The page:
Practice safety with air or grease

June 1, 2010 | By Richard Prince


I admire Richard Prince (the Mechanic on Duty) for his knowledge of all aspects of car restoration.

There are very few times when I disagreed with his advice and I never had a major disagreement until now.

In the May 2009 issue, in the letter “Removing a stuck master cylinder piston,” he advises us to use “high pressure air” to remove a stuck piston.

There are two possibilities if you do this. The first is that the 100 psi air pressure is not sufficient to push the piston, which remains stuck. The second is that the piston moves and becomes a projectile! As it is likely that the restorer looks in the bore to see what happens, you might end up with a “one-eyed” reader. This is if the reader is lucky... Therefore, issue a correction in bold letters. And replace “high pressure air” with “use a grease gun.” Grease guns can easily develop 1000 psi, and the grease moves slowly. Here is even better advice: Throw away the master cylinder and buy a new one. They cost no more than a rebuilding kit and they save you a lot of work and frustration.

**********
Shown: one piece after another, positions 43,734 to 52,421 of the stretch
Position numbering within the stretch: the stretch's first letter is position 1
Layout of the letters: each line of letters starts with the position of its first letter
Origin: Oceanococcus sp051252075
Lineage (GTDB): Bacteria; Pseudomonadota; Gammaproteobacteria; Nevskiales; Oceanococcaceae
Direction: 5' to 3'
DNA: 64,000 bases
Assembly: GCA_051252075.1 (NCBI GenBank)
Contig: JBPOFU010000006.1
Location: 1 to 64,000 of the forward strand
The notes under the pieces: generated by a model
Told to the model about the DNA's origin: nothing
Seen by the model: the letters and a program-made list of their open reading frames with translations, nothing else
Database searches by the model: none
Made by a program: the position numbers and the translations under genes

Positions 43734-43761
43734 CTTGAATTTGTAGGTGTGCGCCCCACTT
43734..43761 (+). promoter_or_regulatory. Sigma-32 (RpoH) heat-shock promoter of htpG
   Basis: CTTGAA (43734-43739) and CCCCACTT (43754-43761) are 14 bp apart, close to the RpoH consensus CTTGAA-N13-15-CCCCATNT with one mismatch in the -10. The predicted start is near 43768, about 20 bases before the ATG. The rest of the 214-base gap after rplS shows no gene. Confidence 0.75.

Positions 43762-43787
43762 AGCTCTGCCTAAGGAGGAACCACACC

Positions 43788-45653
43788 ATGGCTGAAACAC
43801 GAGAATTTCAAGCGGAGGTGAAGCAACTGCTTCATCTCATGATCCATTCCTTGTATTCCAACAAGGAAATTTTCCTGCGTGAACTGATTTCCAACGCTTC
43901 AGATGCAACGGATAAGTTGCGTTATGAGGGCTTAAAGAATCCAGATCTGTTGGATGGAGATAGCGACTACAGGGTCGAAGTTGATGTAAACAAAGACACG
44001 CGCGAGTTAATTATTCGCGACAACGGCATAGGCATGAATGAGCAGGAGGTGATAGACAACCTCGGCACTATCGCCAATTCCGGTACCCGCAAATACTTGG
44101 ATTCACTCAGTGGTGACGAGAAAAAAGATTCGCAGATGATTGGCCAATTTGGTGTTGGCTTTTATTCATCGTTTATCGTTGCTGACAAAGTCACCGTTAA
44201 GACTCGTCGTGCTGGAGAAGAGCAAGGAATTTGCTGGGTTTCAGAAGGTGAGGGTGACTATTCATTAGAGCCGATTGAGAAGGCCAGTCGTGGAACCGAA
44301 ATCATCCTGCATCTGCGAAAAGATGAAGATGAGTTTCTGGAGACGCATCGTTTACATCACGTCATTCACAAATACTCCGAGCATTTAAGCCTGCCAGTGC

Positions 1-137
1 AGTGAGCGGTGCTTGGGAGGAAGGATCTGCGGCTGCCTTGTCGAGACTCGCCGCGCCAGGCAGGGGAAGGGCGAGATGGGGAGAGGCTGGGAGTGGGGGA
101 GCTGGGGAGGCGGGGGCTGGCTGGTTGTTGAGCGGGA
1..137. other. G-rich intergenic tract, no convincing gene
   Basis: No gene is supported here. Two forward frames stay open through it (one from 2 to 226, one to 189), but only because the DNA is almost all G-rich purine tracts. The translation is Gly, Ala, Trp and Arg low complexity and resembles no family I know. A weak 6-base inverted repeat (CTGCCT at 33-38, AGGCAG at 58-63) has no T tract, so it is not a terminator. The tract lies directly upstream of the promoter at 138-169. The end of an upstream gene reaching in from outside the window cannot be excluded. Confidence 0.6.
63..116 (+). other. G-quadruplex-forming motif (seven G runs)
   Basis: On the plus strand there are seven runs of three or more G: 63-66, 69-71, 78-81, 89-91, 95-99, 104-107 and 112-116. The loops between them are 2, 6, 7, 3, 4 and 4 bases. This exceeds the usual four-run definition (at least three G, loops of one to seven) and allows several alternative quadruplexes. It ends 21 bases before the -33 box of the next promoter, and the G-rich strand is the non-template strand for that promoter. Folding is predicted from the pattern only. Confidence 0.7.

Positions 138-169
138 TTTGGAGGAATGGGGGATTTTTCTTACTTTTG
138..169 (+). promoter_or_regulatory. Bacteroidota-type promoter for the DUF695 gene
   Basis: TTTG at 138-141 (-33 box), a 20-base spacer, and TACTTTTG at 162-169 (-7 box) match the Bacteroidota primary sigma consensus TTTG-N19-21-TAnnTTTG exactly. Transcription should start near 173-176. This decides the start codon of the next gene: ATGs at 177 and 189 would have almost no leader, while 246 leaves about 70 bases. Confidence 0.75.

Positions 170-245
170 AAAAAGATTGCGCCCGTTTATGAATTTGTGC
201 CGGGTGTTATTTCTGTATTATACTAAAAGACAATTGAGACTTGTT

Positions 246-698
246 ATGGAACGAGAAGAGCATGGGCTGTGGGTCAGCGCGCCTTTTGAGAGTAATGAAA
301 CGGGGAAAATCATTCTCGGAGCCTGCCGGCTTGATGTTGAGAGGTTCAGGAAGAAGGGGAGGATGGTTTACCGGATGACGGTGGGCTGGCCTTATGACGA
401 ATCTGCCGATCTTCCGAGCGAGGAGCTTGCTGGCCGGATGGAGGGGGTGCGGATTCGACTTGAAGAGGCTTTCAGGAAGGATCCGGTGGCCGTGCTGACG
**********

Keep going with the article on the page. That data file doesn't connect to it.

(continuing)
Thank you for your kind words, and for taking the time to write in and share your thoughts. You are quite correct when you point out that freeing a stuck piston does pose a potential safety hazard, but this is true regardless of where the force applied to the piston comes from.

For example, if you use a grease gun to apply tremendous pressure to one side of the stuck piston and that piston suddenly breaks free, it will likely go flying.

So regardless of what method you choose to free any stuck part, it is essential to make sure that it won’t impact anyone or anything of value if and when it breaks free. It is also essential to always wear proper eye protection when using any technique in an effort to free anything that’s stuck.

Your point about not messing around with a stuck piston and buying a new master cylinder instead is well taken but that is not always possible because new masters are not available for every collectible vehicle out there. Also, some people are determined to retain their original master and, therefore, won’t consider a new replacement.

And, finally, in many instances it is not true that a new master cylinder costs no more than a rebuilding kit and the difference can be more than enough to motivate some people to fix what they’ve got rather than buy a new part.